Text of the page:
- Review Price: £989.99
The switch to HD camcorders has been accompanied by a switch in compression systems. Just as Blu-ray discs have looked towards more advanced codecs than the MPEG-2 used by video DVDs, mainstream HD camcorders have almost universally moved over to different flavours of AVCHD, which is based on MPEG-4 AVC, or H.264 as it is usually known. Except JVC, that is, which resolutely stuck it out with MPEG-2. With the release of the Everio GZ-HD10, however, JVC finally joined the H.264 party.
JVC hasn?t thrown in the towel entirely with MPEG-2 just yet, though. Alongside the GZ-HD10, the company has also released the more fully featured GZ-HD40, which we have here. The HD40 sports JVC?s latest Gigabrid image processor, which supports both MPEG-2 and H.264, and in this case the camcorder can record to either format. JVC has also launched a GZ-HD30 model, which has similar features but is exclusively available through the Dixons/Currys group.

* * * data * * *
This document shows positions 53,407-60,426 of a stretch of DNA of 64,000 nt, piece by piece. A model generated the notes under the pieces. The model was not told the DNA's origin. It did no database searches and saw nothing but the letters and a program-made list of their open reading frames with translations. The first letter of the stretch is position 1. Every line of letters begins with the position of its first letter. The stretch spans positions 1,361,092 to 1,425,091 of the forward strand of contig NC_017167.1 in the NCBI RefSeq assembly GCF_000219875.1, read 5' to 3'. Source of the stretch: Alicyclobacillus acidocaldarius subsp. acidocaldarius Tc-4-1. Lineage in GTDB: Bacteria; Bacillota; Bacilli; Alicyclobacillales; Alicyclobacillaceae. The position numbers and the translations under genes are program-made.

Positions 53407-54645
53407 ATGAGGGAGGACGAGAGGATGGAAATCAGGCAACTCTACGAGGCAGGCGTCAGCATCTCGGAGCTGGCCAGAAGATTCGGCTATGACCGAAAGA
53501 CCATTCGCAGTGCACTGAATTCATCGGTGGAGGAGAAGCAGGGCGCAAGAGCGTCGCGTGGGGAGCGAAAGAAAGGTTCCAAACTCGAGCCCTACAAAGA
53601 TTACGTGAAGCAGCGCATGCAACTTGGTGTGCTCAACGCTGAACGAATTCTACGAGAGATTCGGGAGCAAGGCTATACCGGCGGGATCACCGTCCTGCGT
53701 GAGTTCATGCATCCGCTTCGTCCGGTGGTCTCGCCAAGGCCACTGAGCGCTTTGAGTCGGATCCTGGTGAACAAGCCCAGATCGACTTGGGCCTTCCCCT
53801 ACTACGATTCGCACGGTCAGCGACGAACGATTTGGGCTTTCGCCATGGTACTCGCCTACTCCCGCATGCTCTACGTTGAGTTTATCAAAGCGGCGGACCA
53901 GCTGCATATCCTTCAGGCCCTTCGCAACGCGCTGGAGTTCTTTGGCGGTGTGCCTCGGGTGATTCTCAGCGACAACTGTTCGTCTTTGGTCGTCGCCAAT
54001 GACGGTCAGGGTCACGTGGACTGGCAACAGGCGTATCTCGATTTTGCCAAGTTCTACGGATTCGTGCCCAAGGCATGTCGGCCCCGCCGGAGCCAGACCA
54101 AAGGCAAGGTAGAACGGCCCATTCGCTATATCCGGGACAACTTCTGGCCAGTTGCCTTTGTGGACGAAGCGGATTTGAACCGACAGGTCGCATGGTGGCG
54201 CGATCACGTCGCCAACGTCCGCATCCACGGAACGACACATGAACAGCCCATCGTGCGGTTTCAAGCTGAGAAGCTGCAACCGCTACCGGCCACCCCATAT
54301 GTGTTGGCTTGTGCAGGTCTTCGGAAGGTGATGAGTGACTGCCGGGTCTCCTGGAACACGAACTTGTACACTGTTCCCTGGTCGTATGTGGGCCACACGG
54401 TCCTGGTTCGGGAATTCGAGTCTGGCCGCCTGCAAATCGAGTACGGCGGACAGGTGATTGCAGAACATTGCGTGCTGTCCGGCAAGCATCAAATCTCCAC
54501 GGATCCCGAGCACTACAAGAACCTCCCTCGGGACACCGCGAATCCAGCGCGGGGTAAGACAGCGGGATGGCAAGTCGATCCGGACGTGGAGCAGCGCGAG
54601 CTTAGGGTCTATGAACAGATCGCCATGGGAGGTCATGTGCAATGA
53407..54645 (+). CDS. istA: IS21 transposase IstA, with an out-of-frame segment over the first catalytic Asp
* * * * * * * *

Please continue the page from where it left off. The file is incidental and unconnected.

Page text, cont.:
JVC?s latest camcorders also signal another change for JVC. Whilst previously the company relied on CCD sensors, using the traditional three-sensor approach for higher-end camcorders, the new models switch to a single CMOS sensor. In the HD40?s case, this is a single 1/3in CMOS with 2.68-megapixels, which is on par with Canon and Sony?s best offerings. It can also take still images at 2,432 x 1,368 pixels.
With both MPEG-2 and AVCHD on offer, the HD40 has a plethora of recording formats to choose from. There are three AVCHD modes, ranging from EP at 5Mbits/sec to XP at 17Mbits/sec, and they all record at 1,920 x 1,080. Only two MPEG-2 modes are available, both using around the same bitrate. The FHD mode records at 26.6Mbits/sec with a 1,920 x 1,080 resolution, whereas the 1,440 CBR mode uses 27Mbits/sec at 1,440 x 1,080, and is allegedly HDV compatible.
JVC was the first manufacturer to offer camcorders with hard disks for storage, and the HD40 continues this tradition with a hefty 120GB unit. This is enough for a massive 15 hours of AVCHD footage even in XP mode, or 10 hours of MPEG-2. The HD30 variant only has an 80GB unit, so has two-thirds the capacity. The HD40?s MicroSD slot can also be used for recording video, but only in AVCHD mode. An 8GB card is enough for an hour of XP footage.